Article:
If You Thought 2023 Was Hot, 2024 Will Be Even Hotter Says United Nations

*literally* too hot to handle

A growing and pressing issue for all of the inhabitants of planet Earth, the impact of climate change is already being tangibly felt across most parts of the world. As temperatures rise and living conditions worsen, not a week goes by without news of extreme weather events, melting ice caps, and endangered species struggling to survive. Unfortunately, things are seemingly only going to get worse as according to new data released this week, the summer of 2024 is on course to shatter the discomforting heat records set so far.

Considered one of the hottest summers ever recorded by mankind, 2023 had factually set the bar high in regards to global warming. Indeed, according to the European Union’s Copernicus Climate Change Service (CCCS), the United Nations World Meteorological Organization (WMO), and the United States’ National Oceanic and Atmospheric Association (NOAA), last summer was 1,48°C warmer than any other during the pre-industrial period (1850-1900)– a figure that is frighteningly close to the 1.5°C benchmark globally agreed on avoiding at the 2015 Paris Climate Accords.

Given the recent information shared by the aforementioned bodies, there is a 30% likelihood that the upcoming summer of 2024 will surpass the warmth of the previous one. It also holds a 99% probability of being among the five hottest years in history.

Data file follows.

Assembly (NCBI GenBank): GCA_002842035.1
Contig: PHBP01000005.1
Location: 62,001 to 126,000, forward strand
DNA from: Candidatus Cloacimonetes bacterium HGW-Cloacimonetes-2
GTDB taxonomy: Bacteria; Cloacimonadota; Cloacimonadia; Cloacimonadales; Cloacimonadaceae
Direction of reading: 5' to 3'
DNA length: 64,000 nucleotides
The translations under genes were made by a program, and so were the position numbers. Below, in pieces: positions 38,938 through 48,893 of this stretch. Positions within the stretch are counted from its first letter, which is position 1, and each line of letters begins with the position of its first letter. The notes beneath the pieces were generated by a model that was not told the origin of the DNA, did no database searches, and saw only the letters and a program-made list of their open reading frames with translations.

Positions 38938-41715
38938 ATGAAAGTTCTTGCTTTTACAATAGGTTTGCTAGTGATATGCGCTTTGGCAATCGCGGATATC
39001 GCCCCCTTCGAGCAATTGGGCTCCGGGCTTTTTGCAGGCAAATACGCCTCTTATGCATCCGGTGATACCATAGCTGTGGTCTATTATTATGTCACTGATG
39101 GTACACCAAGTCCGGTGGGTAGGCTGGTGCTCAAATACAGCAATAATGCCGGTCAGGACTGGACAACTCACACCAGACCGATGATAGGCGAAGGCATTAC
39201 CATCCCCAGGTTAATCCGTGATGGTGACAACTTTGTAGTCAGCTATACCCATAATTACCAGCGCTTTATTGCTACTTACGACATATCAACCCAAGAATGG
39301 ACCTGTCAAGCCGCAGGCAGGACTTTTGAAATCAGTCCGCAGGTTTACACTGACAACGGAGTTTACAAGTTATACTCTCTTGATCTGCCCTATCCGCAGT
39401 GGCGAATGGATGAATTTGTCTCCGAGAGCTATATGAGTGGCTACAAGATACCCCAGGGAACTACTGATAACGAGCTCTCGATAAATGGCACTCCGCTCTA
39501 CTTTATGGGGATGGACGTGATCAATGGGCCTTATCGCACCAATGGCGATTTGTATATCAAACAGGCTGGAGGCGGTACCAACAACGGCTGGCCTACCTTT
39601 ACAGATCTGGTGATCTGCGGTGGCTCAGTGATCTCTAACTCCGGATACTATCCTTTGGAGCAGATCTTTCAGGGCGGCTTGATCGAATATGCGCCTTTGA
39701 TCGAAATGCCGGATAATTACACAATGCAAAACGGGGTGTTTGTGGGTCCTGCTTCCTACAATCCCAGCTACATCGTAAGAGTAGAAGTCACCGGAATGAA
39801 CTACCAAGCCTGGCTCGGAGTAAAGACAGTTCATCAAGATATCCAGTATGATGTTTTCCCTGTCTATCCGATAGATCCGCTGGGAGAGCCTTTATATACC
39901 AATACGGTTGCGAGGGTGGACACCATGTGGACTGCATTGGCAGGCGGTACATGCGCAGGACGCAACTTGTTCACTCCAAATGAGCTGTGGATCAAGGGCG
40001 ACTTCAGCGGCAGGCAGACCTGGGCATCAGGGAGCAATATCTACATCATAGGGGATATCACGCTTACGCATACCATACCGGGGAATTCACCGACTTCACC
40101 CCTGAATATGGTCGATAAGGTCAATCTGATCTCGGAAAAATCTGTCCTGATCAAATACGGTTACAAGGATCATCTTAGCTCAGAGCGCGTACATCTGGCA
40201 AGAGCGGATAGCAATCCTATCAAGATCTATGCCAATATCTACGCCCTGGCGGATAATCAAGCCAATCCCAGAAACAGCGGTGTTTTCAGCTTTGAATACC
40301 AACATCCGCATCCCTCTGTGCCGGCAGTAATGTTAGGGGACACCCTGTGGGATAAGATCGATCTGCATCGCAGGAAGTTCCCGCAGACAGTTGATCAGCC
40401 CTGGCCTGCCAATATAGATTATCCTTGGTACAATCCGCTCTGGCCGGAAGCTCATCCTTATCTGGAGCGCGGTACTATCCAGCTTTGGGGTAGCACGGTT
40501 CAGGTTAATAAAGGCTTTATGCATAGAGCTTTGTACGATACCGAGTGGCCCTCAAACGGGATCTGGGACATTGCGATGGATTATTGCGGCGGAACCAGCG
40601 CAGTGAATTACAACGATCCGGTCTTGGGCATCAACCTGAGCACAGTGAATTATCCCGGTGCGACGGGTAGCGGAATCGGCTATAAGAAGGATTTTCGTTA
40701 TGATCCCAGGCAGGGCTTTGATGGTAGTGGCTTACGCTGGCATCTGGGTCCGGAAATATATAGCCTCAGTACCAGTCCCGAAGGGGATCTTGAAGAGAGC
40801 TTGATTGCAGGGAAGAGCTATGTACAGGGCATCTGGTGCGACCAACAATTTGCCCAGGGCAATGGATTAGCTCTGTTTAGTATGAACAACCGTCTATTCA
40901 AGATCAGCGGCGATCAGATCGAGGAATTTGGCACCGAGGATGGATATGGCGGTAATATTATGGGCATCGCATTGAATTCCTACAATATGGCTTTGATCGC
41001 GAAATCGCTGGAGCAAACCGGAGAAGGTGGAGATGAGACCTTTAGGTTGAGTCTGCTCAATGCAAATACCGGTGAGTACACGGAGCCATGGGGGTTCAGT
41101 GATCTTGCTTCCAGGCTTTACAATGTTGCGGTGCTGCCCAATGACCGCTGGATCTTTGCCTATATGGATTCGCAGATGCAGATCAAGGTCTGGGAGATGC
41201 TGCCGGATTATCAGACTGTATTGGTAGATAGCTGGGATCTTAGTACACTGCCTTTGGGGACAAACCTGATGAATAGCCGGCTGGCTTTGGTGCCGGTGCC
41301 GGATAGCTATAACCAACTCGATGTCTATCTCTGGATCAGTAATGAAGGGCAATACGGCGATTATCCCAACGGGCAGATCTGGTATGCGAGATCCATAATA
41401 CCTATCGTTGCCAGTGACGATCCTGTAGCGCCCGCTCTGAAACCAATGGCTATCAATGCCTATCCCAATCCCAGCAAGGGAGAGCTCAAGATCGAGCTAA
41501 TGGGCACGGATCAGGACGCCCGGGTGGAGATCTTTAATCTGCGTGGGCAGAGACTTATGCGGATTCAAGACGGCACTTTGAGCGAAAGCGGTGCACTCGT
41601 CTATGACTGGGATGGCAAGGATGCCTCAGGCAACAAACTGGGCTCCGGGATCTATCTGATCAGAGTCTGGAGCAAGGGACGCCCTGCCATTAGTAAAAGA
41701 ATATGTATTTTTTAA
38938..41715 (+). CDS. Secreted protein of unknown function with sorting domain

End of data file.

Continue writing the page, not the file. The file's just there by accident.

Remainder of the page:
“2023 was a mere preview of the catastrophic future that awaits if we don’t act now,” U.N. Secretary-General António Guterres said in a statement accompanying the release of the WMO data. “Humanity’s actions are scorching the earth. We must respond to record-breaking temperature rises with path-breaking action,” he continued.

As governments, scientists, and activists are pressing for immediate action to mitigate the effects of climate change, these predictions serve as another reminder of how unpredictable weather patterns will continue to disrupt our livelihoods if we fail to address the root causes of environmental degradation. With the window of opportunity for meaningful change narrowing, one must not only wonder how to slow down the ongoing process and damages made but also how to adapt to the changes that are already underway.

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